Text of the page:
How AI Is Changing Pathology
Just as millions of medical scans are taken each year, so too are hundreds of millions of tissue biopsies. While pathologists have long used physical slides to analyze specimens and make diagnoses, these slides are increasingly being scanned to create digital pathology datasets.
Inception startup Proscia uses deep learning to analyze these digital slides, scoring over 99 percent accuracy for classifying three common skin pathologies. Using AI can help standardize diagnoses, which is important. Depending on the type and stage of disease, two pathologists looking at the same tissue may disagree on a diagnosis more than half the time.
SigTuple, another Inception startup, developed an AI microscope to analyze blood and bodily fluids. The microscope scans physical slides under a lens and uses GPU-accelerated deep learning to analyze the digital images either on SigTuple’s AI platform in the cloud or on the microscope itself.
Compared to scanners that automatically convert glass slides to digital images and interpret the results, SigTuple’s microscope does this at a fraction of the cost. The company hopes its tool will address the global pathologist shortage, a crucial problem in many countries.
How AI Is Changing Predictive Health
A host of AI tools are being developed to detect risk factors for diseases months before symptoms appear. These will help doctors make earlier diagnoses, conduct longevity studies or take preventative action. Taking advantage of the ability of deep learning models to spot patterns in large datasets, these tools may extract insights from electronic health records, physical features or genetic information.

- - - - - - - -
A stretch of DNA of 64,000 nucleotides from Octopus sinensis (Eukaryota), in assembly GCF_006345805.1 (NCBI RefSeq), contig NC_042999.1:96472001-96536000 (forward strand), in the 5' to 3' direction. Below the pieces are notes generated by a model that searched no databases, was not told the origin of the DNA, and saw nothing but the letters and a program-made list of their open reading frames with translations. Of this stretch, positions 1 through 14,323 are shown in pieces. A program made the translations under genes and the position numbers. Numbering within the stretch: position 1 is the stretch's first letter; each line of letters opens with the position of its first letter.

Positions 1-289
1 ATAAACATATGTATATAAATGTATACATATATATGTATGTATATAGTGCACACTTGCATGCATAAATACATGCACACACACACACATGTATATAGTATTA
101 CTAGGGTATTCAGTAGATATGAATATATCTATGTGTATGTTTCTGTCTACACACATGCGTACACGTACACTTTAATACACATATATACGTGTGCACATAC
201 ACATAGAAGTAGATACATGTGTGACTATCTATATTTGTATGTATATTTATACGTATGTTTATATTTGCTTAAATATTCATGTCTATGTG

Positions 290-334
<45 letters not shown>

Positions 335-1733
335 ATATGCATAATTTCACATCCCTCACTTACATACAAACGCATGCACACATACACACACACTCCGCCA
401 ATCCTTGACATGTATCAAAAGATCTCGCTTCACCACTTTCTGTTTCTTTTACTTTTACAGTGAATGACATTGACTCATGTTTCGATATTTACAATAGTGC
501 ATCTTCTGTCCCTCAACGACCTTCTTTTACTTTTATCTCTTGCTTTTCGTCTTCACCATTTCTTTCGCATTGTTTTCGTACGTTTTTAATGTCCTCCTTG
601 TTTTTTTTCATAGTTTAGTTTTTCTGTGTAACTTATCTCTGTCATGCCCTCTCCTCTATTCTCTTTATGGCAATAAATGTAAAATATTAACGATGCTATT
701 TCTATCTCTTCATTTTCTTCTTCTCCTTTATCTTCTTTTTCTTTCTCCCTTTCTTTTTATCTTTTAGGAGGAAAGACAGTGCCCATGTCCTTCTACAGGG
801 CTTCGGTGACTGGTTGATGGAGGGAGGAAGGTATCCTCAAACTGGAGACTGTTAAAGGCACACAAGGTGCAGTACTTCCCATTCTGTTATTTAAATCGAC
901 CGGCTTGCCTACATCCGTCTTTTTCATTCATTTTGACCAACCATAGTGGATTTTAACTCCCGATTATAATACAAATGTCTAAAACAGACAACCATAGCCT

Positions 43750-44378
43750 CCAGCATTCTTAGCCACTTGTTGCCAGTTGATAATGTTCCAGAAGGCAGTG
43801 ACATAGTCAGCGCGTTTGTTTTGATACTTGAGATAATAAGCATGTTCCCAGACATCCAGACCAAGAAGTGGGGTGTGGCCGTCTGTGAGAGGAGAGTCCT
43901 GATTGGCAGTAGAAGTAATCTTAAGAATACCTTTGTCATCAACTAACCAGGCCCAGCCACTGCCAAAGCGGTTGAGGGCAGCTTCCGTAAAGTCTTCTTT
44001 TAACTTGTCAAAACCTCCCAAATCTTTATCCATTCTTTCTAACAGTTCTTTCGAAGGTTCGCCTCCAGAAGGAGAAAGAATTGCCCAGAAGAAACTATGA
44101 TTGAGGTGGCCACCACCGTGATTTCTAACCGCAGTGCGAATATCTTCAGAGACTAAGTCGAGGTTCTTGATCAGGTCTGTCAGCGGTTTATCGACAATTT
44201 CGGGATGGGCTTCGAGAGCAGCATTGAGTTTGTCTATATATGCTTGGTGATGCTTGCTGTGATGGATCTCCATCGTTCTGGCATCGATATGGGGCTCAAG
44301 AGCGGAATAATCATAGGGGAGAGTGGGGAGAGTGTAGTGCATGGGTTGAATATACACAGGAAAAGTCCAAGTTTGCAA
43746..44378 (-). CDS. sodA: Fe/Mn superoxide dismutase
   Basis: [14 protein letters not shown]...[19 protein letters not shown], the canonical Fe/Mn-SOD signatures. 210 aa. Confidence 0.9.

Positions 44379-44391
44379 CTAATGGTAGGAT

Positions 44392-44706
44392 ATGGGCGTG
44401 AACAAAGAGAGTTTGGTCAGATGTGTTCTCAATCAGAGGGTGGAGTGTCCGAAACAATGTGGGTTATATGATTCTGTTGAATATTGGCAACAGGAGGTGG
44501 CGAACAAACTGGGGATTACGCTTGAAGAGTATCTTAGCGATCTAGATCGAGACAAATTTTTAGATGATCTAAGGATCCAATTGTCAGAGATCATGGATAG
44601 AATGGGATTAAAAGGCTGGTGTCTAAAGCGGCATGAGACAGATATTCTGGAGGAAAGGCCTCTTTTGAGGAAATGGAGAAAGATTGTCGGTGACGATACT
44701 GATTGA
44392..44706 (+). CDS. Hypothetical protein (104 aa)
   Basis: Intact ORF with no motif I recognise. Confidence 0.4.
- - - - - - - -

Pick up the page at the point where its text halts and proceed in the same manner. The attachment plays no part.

One mobile app, Face2Gene, uses facial recognition and AI to identify about 50 known genetic syndromes from photos of patients’ faces. It’s used by around 70 percent of geneticists worldwide and could help cut down the time it takes to get an accurate diagnosis.
Another deep learning tool, developed by researchers at NYU, analyzes lab tests, X-rays and doctors notes to predict ailments like heart failure, severe kidney disease and liver problems three months faster than traditional methods.
Using AI and a wide range of electronic health records helped the researchers draw new connections among hundreds of health measurements that could predict diseases like diabetes.